<div class="inline-block align-bottom bg-white rounded-lg text-left overflow-hidden shadow-xl transform transition-all sm:my-8 sm:align-middle sm:max-w-lg sm:w-full">
      <div class="bg-white px-4 pt-5 pb-4 sm:p-6 sm:pb-4">
        <div class="sm:flex sm:items-start">
          <div class="mx-auto flex-shrink-0 flex items-center justify-center h-12 w-12 rounded-full bg-red-100 sm:mx-0 sm:h-10 sm:w-10">
            <!-- Heroicon name: outline/exclamation -->
            <svg class="h-6 w-6 text-red-600" xmlns="" fill="none" viewBox="0 0 24 24" stroke="currentColor" aria-hidden="true">
              <path stroke-linecap="round" stroke-linejoin="round" stroke-width="2" d="M12 9v2m0 4h.01m-6.938 4h13.856c1.54 0 2.502-1.667 1.732-3L13.732 4c-.77-1.333-2.694-1.333-3.464 0L3.34 16c-.77 1.333.192 3 1.732 3z" />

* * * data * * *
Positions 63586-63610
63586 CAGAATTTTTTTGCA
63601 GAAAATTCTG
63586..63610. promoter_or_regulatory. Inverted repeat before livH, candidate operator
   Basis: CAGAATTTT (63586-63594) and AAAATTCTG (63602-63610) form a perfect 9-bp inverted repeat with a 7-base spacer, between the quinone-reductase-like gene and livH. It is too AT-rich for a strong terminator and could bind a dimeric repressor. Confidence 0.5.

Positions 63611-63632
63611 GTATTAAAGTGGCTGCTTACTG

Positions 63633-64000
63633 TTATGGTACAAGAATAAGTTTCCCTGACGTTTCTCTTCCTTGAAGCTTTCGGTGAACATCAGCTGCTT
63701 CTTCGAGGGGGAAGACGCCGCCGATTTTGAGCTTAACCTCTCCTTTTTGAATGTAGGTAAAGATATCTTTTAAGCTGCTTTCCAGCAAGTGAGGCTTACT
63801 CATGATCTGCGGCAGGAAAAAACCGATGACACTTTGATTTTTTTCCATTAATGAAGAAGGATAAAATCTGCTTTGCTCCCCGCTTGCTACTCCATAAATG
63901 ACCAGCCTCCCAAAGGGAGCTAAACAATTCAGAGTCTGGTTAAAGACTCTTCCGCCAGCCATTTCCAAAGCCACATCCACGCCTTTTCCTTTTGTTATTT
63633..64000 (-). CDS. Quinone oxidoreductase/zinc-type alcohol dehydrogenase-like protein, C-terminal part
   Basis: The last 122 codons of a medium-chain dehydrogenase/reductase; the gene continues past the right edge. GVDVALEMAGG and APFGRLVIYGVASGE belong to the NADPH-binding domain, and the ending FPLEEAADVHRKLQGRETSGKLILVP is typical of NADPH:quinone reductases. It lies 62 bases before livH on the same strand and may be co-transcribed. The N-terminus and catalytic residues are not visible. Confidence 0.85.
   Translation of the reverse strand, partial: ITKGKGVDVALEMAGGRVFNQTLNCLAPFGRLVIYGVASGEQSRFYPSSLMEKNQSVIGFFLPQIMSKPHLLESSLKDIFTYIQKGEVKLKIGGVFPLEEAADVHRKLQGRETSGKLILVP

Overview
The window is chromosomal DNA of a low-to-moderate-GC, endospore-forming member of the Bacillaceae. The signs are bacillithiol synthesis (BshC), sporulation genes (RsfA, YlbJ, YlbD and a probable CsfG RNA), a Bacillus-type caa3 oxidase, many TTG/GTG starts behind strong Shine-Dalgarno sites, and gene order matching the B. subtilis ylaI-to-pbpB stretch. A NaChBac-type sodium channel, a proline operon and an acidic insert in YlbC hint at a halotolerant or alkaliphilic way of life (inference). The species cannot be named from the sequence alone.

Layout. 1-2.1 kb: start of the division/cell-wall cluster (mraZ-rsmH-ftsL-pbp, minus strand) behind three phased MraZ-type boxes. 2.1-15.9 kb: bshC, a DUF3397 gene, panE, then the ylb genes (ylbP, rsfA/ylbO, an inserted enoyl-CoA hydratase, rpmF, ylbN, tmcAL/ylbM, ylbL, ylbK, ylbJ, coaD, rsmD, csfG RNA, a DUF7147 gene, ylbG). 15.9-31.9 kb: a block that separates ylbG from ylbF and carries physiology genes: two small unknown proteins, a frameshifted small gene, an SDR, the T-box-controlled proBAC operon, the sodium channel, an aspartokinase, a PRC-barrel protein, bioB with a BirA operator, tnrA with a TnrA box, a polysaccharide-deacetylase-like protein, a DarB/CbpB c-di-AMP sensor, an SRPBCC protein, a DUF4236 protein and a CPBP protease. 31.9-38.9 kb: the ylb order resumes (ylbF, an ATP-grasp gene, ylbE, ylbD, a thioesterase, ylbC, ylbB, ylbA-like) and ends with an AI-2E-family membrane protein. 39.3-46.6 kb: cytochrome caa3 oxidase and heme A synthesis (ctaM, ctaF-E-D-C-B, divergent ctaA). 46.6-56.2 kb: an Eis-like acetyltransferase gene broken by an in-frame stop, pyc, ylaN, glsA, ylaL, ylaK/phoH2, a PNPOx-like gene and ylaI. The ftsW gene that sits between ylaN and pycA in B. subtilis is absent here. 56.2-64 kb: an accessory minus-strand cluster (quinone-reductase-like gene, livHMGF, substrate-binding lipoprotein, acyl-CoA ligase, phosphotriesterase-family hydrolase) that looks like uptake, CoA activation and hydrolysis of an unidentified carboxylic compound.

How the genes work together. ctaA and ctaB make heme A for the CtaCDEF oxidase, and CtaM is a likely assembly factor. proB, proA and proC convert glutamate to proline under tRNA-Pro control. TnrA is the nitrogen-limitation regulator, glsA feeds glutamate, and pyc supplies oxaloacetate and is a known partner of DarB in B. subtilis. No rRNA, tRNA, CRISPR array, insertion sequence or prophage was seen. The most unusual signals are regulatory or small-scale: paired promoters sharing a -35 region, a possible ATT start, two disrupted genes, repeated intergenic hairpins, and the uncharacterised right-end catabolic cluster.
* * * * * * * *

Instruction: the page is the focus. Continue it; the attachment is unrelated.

<div class="mt-3 text-center sm:mt-0 sm:ml-4 sm:text-left">
            <h3 class="text-lg leading-6 font-medium text-gray-900" id="modal-title">
              Deactivate account
            <div class="mt-2">
              <p class="text-sm text-gray-500">
                Are you sure you want to deactivate your account? All of your data will be permanently removed. This action cannot be undone.
      <div class="bg-gray-50 px-4 py-3 sm:px-6 sm:flex sm:flex-row-reverse">
        <button type="button" class="w-full inline-flex justify-center rounded-md border border-transparent shadow-sm px-4 py-2 bg-red-600 text-base font-medium text-white hover:bg-red-700 focus:outline-none focus:ring-2 focus:ring-offset-2 focus:ring-red-500 sm:ml-3 sm:w-auto sm:text-sm">